• Synthesis of the Public Debate on Defence and National Security, 27 February 2001;
  • Development of the defence aspects of the national security policy, 15 March 2001;
  • Military education, research and development, 22 March 2001;
  • Economic aspects of the defence policy. Impact of the national economic potential on force structure, 28 March 2001;
  • Institutional interaction in the defence planning process, 11 April 2001.

The debate was fully open and widely covered by the media. Full texts of the discussions were published on the official Website of the Ministry of Defence with opportunity for feedback. As a result, a second draft of the White Paper was published in July 2001. That draft was also subject to interagency coordination and assessment by the society.

This practice took hold. Under a new government, the MoD organised a public debate of a third draft of the White Paper in February 2002 under the motto: ‘Reforming the armed forces and building defence capabilities, adequate to the challenges, risks and threats of the 21st century’. During this debate five experts from different non-governmental organisations critically reviewed the five chapters of the White Paper. The ensuing debate assisted the MoD in the preparation of the final version of the White Paper, published in October 2002.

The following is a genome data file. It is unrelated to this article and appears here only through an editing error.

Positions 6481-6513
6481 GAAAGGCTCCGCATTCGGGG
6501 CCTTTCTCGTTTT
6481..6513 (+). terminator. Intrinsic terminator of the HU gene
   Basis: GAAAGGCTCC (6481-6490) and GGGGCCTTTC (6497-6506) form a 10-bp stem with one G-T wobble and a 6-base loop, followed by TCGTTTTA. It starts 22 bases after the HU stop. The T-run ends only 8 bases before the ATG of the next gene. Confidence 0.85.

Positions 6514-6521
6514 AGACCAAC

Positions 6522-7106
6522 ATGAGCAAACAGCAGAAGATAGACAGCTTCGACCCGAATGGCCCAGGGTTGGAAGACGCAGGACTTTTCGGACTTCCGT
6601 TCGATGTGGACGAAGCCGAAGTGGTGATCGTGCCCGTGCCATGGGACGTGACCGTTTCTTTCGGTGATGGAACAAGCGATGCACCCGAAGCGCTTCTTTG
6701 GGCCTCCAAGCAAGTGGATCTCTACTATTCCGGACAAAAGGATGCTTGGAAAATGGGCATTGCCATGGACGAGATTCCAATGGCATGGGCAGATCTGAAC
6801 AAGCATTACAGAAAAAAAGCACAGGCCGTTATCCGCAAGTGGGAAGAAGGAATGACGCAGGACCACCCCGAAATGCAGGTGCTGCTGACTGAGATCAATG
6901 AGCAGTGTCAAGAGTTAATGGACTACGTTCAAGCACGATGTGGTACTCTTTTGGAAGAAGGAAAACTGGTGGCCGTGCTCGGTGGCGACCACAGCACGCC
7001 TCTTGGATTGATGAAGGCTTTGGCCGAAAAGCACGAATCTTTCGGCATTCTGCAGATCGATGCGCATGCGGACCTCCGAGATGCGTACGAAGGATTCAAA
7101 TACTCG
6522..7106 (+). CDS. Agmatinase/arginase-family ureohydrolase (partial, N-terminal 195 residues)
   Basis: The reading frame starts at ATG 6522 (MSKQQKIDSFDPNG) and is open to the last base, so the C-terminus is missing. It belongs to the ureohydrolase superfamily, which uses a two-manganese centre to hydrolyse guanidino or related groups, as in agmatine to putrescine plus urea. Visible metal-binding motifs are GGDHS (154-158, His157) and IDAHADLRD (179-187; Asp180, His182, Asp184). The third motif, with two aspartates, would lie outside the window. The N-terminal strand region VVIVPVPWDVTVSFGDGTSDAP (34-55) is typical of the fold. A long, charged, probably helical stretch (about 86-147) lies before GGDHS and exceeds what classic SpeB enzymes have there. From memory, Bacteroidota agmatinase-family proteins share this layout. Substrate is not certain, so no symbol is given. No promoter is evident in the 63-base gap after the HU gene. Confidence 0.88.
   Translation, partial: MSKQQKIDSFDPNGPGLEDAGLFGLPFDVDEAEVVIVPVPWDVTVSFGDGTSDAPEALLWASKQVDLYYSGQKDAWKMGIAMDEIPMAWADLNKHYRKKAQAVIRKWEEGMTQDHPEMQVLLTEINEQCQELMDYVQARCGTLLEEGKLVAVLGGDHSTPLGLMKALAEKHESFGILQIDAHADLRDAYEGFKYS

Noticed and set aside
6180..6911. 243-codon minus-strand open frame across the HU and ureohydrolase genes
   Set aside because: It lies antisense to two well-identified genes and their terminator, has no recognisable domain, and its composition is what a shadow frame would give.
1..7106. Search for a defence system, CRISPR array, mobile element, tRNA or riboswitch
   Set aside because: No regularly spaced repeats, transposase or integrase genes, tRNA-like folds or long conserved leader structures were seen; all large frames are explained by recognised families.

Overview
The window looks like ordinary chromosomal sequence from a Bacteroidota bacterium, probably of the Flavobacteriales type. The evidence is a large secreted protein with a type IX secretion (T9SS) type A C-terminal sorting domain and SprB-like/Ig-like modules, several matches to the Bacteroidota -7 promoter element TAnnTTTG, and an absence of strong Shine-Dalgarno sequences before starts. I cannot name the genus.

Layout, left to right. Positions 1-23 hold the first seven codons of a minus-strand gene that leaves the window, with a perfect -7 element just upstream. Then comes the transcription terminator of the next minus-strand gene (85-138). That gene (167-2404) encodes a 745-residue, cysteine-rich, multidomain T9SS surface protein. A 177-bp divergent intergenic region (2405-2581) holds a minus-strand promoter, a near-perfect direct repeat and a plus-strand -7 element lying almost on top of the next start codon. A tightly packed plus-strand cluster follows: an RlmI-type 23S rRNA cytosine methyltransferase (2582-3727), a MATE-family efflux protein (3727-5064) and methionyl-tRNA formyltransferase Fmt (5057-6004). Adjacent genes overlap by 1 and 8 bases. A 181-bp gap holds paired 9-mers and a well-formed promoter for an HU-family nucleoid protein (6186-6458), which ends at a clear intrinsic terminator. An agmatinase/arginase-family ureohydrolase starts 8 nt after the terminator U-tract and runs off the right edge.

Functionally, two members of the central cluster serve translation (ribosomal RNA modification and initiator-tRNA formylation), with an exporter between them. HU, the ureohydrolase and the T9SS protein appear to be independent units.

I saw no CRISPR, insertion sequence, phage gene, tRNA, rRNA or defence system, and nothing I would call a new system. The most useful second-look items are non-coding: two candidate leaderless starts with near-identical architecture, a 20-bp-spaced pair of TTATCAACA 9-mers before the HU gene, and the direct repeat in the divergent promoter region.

The model of defence planning, which is being implemented in Bulgaria since late 1998, is based on (1) goal-oriented, rather than rule-abiding, civil-military cooperation on working expert level where participation is commensurate to the available expertise and specific experience of the players in the defence planning process and (2) clear civilian control over defence policy and planning, including authorisation of all milestone decisions by the respective civilian authority. This statement is valid in regard to: